• Rapid breathing
  • Lack of appetite and poor weight gain
  • In TGA without VSD, heart failure develops within the first week of life but in patients of TGA with VSD, heart failure develops around 4-10 weeks of life.
  • The heart size can be normal in the first two weeks of life but enlarges rapidly

How to Diagnose Transposition of Great Vessels?

Transposition of great vessels is diagnosed based on:

  • General examination, which may reveal
    • Cyanosis
    • Rapid breathing
  • Auscultation, or examination of the heart with a stethoscope. The doctor may be able to appreciate certain sounds which indicate heart disease
    • First heart sound- normal
    • Single second heart sound
    • Grade 1-2 ejection systolic murmur in TGA without VSD
    • Grade 2-4 ejection systolic murmur in TGA with VSD
  • Chest x-rays, which reveal
    • Cardiomegaly or enlargement of the heart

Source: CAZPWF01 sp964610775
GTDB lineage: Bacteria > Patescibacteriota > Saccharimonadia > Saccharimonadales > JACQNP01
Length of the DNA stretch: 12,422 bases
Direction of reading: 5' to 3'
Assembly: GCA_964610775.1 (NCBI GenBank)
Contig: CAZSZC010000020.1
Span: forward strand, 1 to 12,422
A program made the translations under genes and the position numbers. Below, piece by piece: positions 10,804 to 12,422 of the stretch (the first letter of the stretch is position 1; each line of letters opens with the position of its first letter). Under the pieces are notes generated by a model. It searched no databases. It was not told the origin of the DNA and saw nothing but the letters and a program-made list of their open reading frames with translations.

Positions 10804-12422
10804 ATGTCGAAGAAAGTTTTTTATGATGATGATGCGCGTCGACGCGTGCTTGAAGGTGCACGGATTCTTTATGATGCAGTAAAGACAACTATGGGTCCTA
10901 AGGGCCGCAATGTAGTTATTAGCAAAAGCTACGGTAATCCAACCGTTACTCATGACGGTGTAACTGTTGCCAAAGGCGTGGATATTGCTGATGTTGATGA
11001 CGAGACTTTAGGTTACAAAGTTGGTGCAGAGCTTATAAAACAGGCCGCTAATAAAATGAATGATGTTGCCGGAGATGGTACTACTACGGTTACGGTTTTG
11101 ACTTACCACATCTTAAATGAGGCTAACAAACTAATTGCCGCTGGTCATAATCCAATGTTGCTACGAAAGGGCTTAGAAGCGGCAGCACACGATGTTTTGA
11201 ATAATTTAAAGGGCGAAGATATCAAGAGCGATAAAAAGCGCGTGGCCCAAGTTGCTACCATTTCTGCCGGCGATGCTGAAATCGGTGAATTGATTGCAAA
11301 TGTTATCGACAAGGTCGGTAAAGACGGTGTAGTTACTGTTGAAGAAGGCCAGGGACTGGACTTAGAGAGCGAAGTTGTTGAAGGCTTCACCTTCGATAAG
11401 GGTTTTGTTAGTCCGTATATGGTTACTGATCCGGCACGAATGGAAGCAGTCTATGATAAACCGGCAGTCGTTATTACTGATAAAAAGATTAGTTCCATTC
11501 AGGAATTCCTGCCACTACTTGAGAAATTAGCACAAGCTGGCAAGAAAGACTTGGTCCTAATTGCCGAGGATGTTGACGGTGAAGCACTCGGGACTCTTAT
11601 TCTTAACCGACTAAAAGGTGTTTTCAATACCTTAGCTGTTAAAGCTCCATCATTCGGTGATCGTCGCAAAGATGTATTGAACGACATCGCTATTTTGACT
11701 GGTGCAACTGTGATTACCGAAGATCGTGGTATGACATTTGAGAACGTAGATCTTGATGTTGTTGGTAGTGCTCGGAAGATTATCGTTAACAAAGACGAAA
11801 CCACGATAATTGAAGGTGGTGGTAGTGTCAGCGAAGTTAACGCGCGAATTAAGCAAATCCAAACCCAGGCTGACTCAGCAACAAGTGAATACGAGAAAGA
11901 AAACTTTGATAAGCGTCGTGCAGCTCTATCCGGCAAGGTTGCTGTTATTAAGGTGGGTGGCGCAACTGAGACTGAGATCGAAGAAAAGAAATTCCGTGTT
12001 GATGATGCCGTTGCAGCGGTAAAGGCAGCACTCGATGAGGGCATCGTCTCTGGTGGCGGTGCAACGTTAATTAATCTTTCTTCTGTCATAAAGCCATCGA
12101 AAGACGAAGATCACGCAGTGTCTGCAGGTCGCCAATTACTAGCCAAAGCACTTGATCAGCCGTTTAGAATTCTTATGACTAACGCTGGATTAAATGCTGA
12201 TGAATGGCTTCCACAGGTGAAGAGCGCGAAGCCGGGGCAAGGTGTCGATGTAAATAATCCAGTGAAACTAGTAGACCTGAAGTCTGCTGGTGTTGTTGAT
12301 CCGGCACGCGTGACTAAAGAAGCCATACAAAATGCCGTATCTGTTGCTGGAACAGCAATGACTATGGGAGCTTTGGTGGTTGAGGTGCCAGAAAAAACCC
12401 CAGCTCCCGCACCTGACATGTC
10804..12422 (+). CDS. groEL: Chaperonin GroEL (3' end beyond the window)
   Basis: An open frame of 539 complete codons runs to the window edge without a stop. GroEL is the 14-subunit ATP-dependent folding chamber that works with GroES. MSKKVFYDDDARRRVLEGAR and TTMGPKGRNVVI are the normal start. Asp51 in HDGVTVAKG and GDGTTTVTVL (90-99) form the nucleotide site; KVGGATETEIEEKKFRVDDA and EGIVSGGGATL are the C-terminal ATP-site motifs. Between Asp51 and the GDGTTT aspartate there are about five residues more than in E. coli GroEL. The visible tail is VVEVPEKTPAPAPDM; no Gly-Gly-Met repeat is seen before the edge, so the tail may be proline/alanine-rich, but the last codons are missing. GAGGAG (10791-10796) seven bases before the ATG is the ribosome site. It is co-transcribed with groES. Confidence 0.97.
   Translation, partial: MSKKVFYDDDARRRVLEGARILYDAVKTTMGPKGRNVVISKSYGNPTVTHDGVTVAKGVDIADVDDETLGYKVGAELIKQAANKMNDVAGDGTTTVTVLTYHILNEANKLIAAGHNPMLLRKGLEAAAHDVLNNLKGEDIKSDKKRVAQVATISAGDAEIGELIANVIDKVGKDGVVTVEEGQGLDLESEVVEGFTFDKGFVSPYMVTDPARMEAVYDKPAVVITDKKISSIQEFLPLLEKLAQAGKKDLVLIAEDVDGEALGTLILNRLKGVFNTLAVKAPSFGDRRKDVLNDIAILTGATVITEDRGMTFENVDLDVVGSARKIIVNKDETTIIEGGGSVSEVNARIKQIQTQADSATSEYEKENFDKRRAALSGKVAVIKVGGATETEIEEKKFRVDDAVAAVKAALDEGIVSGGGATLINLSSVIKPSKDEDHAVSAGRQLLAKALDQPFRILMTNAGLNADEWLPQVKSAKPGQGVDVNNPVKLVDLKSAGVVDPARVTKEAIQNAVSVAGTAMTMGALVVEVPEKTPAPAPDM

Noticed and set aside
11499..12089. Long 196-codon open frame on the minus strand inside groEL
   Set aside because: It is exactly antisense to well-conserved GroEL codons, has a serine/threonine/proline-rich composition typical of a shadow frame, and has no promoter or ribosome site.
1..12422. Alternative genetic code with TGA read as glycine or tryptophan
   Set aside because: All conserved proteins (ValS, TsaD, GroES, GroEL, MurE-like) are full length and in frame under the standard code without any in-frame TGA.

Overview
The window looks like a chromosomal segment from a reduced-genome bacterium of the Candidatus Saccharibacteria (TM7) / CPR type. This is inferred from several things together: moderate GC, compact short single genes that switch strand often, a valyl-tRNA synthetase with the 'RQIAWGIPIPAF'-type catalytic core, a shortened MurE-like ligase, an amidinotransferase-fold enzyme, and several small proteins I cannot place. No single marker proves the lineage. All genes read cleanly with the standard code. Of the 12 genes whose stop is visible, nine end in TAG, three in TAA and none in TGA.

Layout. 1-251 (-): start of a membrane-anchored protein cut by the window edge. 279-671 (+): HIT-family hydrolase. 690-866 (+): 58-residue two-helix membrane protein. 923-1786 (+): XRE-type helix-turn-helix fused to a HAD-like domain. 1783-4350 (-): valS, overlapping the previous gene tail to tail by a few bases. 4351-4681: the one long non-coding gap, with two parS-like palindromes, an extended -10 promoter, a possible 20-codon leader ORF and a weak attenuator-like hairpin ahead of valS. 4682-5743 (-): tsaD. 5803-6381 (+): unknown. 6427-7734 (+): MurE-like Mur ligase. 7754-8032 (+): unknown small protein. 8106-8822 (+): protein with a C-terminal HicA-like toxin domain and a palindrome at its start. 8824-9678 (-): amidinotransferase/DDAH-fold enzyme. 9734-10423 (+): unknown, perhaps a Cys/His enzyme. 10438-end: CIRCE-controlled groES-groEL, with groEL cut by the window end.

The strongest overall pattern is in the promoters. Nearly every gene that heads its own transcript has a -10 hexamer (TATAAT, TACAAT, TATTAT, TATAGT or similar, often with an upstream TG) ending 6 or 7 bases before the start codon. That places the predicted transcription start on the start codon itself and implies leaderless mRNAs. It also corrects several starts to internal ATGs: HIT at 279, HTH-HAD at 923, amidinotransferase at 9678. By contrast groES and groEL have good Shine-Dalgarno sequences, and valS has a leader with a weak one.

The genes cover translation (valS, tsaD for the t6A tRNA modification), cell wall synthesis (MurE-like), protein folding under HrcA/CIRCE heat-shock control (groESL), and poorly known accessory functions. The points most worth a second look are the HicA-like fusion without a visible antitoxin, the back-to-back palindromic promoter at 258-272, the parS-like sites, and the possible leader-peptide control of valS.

• Plethoric lung fields, or prominent blood vessels in the lungs
  • Cardiac MRI

How is Transposition of Great Vessels Treated?

Unfortunately, TGA is a fatal disorder if left untreated and the only treatment is surgical intervention by highly specialized pediatric cardiac surgeons.

  • Prostaglandin E1 can help reduce the cyanosis, by keeping atrial communication open.
  • Atrial communication can also be kept open by a procedure called “balloon atrial septostomy”. Septostomy is successful only up to the age of 6-12 weeks and gives temporary relief by providing better mixing and reducing left atrial pressure.
  • “Arterial switch operation” is now established as the treatment of choice for TGA.
    • The pulmonary artery & aorta are cut off
    • Then they are attached at appropriate places. That is, the positions of misplaced arteries are switched to their correct places
    • The time period or window for getting this surgery done is very crucial. Infants of TGA without VSD should get this surgery done within the first 2-4 weeks of life
    • Twenty-year survival is >90 %
  • “Atrial switch operation / Senning operation” – Later in infancy, this is the only option of surgery for patients of TGA without VSD. But, this is not an ideal long-term operation.


  1. GHAI essential pediatrics – 8th edition
  2. Harrison’s principles of internal medicine – volume 2- 18th edition
  3. Transposition of the great arteries - (http://www.nlm.nih.gov/medlineplus/ency/article/001568.htm)